form60Fig.14. 2nd Adhoc End Point

3rd End Point IP Address 192.168.1.102
Subnet mast 255.255.255.0

form61Fig.15. 3rd Adhoc End Point

4 th End Point IP Address 192.168.1.102
Subnet mast 255.255.255.0

form62Fig.16. 4th Adhoc End Point

CONCLUSIONS


Adhoc wireless network can be especially applied in enterprise business compounds or military campuses. The desired design was limited into 3 stages (Core Layer, Intermediate Layer and the Endpoint Layer), in every layer a commands were placed to let the device work probably and use the right routing protocol (Static routing is used in this paper). So, the 3 layers can communicate with each other. In the other hand, the adhoc mobile end points don’t need to route the sent message to the core layer, its waste of time by 66 msec. In our case it just sends the message to the coordinator and it has the lead to distribute the message to the destination end point.

References


[1] http://www.cisco.com/c/en/us/products/wireless/buyers-guide.html

[2] Sharam Hekmat, Communication Networks, 2011

[3] Robert Faludi, A Practical Guide to networking protocols, Building wireless networks, 2013

[4] Patric egilopacovic, Wireless networking, building AdHoc networks.802.11 a/b/g/n techniques, April 2011.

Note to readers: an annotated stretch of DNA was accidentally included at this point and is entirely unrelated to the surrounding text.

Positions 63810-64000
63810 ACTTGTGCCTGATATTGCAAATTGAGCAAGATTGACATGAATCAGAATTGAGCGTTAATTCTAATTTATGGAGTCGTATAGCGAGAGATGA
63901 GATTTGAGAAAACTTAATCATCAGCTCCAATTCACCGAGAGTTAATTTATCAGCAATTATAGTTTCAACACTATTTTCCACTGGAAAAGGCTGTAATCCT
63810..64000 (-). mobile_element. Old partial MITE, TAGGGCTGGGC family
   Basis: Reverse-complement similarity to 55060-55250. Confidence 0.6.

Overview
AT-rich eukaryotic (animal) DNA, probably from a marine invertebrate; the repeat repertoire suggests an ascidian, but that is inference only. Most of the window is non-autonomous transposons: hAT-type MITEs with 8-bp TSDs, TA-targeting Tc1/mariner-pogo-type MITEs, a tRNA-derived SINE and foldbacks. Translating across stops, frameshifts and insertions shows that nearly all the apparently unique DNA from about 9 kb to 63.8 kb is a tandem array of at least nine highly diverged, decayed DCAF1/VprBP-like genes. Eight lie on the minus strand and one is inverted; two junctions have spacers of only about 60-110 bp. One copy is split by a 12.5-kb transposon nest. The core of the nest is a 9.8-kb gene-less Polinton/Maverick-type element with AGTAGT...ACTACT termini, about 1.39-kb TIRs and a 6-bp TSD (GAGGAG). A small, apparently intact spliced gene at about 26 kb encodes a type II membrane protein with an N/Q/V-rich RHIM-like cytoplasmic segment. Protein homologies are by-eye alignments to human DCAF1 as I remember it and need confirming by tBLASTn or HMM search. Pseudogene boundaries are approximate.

[5] Yi-Bing Lin & Imrich Chlamtac, Wireless and Mobile network architectures, 2012

[6] Andrew S. Tanenbaum, Computer Networks, Sixth Edition, 2013

[7] Simon Haykin, Communication Systems, fifth edition, 2014

[8] J. F. Kurose and W. R. Ross, Computer Networking: A Top-Down Approach Featuring the Internet, 2014

[9] Andrew S.Tanenbaum, Computer Network, 2012

[10] J. Walrand & P. Varaiya, High-Performance Communication Networks, 2014

[11] Wendell Odom,Cisco CCNA Exam# 200-120 Certification Guide, Cisco Systems, 2014

For Controller 2:
Router>en
Router#config t
Enter configuration commands, one per line. End with CNTL/Z.
Router(config)#hostname Controller2
Controller2(config)#interface fastEthernet 0/0
Controller2(config-if)#ip address 13.0.0.1 255.0.0.0
Controller2(config-if)#no shutdown
Controller2(config-if)#
%LINK-5-CHANGED: Interface FastEthernet0/0, changed state to up
Controller2(config)#interface fastEthernet 0/1
Controller2(config-if)#ip address 14.0.0.1 255.0.0.0
Controller2(config-if)#no shutdown
Controller2(config-if)#
%LINK-5-CHANGED: Interface FastEthernet0/1, changed state to up
Controller2(config)#interface serial 0/1/0
Controller2(config-if)#ip address 12.0.0.2 255.0.0.0
Controller2(config-if)#no shutdown
Controller2(config-if)#
%LINK-5-CHANGED: Interface Serial0/3/0, changed state to up
Controller2(config)#line console 0
Controller2(config-line)#password adhoc1admin
Controller2(config-line)#login
Controller2(config)#line vty 0 4
Controller2(config-line)#password adhoc1admin
Controller2(config-line)#login